Whose job is it to make ba­bies cry?

The Guardian - G2 - - Notes And Queries -

When a film or TV pro­gramme calls for a crying baby or child, how do they en­sure that the child com­plies? Do they wait for the child to cry for a ran­dom rea­son or is there some­one on set whose job it is to make ba­bies cry?

Watch their lips. They are of­ten not re­ally crying. Some­times they aren’t even real ba­bies but baby­bots – the ones they give to teenagers to put them off preg­nancy. If they are real and are re­ally crying, I sup­pose they just edit in a crying mo­ment. Some­times, with tod­dlers, you can tell they are des­per­ately look­ing for mummy, just out of shot.

Su­san Hem­mings

When I worked in ad­ver­tis­ing, we would au­di­tion ba­bies who would cry when their mother walked out of their line of sight. Some are like that at a cer­tain age. You put the baby on set, mother says good­bye and walks be­hind a screen, baby starts crying. No ad­di­tional cru­elty needed. dale­away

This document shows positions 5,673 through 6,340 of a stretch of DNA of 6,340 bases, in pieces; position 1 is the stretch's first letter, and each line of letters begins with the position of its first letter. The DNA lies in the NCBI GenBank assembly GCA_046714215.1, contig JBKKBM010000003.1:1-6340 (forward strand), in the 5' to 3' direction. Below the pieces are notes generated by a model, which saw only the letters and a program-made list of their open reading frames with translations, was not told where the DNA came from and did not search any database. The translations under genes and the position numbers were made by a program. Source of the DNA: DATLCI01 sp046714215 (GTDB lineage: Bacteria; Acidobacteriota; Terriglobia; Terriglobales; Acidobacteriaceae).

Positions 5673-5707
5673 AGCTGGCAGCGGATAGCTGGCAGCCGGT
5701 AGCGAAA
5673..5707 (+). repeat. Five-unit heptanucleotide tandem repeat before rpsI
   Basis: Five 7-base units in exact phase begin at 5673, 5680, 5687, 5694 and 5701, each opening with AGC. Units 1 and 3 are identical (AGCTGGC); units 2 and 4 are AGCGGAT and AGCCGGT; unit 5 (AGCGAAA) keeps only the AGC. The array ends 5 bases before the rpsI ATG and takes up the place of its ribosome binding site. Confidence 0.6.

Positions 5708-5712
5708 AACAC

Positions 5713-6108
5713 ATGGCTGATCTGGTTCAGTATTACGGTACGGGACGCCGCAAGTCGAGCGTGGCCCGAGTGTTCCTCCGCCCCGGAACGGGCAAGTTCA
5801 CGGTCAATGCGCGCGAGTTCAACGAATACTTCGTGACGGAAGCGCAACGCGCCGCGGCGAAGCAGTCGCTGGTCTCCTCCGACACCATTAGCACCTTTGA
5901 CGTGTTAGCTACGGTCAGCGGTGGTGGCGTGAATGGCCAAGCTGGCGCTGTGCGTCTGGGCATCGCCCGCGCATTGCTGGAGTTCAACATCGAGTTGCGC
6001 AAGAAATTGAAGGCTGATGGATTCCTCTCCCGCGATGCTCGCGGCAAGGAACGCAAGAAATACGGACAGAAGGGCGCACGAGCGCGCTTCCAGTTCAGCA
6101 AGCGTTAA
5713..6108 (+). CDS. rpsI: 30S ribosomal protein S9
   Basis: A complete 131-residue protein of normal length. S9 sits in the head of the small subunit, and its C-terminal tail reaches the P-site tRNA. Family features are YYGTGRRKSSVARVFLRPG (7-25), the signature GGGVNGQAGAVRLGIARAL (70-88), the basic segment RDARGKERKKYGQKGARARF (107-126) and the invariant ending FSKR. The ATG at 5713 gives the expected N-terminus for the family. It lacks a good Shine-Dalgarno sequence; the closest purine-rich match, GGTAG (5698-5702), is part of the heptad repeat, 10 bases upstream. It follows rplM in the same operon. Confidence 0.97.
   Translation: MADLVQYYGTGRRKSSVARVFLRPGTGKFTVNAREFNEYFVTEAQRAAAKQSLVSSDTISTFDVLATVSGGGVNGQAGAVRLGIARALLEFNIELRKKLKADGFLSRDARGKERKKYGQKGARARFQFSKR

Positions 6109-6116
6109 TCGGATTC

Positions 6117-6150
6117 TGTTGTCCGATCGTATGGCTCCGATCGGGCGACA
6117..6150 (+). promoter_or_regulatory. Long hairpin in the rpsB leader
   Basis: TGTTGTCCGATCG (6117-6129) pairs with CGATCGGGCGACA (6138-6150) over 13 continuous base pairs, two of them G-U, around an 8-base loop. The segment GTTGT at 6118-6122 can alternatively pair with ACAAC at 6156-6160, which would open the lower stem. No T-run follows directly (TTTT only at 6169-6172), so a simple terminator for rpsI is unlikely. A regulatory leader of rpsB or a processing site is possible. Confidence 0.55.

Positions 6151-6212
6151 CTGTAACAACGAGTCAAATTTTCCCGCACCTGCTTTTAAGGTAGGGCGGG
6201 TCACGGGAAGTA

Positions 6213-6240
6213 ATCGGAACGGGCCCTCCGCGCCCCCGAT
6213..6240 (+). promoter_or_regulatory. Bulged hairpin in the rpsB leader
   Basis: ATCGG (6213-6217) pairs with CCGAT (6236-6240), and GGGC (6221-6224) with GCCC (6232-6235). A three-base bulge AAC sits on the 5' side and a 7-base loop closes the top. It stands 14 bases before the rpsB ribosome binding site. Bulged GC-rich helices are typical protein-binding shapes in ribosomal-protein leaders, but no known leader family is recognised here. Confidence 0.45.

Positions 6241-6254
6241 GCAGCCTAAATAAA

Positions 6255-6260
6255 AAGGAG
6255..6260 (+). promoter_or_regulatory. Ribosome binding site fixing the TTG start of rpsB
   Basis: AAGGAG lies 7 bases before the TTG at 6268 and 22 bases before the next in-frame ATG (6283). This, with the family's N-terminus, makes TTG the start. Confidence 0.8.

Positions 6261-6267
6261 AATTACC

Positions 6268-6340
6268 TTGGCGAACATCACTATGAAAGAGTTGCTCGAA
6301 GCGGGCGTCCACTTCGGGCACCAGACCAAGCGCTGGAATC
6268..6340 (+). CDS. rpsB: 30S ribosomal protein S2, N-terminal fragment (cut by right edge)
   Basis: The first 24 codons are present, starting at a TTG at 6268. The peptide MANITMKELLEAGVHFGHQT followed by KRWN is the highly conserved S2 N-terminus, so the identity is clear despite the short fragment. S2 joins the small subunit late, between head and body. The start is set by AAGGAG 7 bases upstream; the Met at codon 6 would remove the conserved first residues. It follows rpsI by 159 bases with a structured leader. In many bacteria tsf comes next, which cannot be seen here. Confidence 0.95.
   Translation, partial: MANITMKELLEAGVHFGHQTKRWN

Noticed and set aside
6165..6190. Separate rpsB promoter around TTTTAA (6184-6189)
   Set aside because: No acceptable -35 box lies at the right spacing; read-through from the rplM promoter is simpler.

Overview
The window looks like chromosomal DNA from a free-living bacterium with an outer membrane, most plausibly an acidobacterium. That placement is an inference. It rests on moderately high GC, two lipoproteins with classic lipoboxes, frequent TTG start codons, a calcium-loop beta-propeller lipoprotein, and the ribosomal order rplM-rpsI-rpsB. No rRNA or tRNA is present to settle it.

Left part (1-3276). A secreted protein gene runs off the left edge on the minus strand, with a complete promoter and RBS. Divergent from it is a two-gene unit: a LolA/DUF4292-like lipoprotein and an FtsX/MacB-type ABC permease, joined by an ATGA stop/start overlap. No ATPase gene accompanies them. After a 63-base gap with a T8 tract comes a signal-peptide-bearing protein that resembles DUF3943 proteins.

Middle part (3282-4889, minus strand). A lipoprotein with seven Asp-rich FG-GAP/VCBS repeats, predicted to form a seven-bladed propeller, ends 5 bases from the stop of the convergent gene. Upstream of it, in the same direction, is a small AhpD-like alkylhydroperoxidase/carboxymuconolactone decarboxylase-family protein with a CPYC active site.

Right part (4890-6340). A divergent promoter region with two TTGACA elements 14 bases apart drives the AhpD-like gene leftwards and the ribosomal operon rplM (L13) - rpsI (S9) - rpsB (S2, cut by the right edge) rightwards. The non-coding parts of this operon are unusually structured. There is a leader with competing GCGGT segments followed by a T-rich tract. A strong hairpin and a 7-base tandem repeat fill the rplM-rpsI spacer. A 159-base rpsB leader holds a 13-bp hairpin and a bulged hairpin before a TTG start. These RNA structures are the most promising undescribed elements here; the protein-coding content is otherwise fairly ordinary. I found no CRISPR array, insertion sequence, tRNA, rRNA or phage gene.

My dad was a doc­u­men­tary-maker and needed a shot of a crying baby, so had my mum plop me roughly on the floor and walk away. It worked very well. (I still love him, though.) pig­gles

Wrong ques­tion: in a room full of strangers, flooded with bright lights, stop­ping a baby crying is the real achieve­ment. sad­bowler

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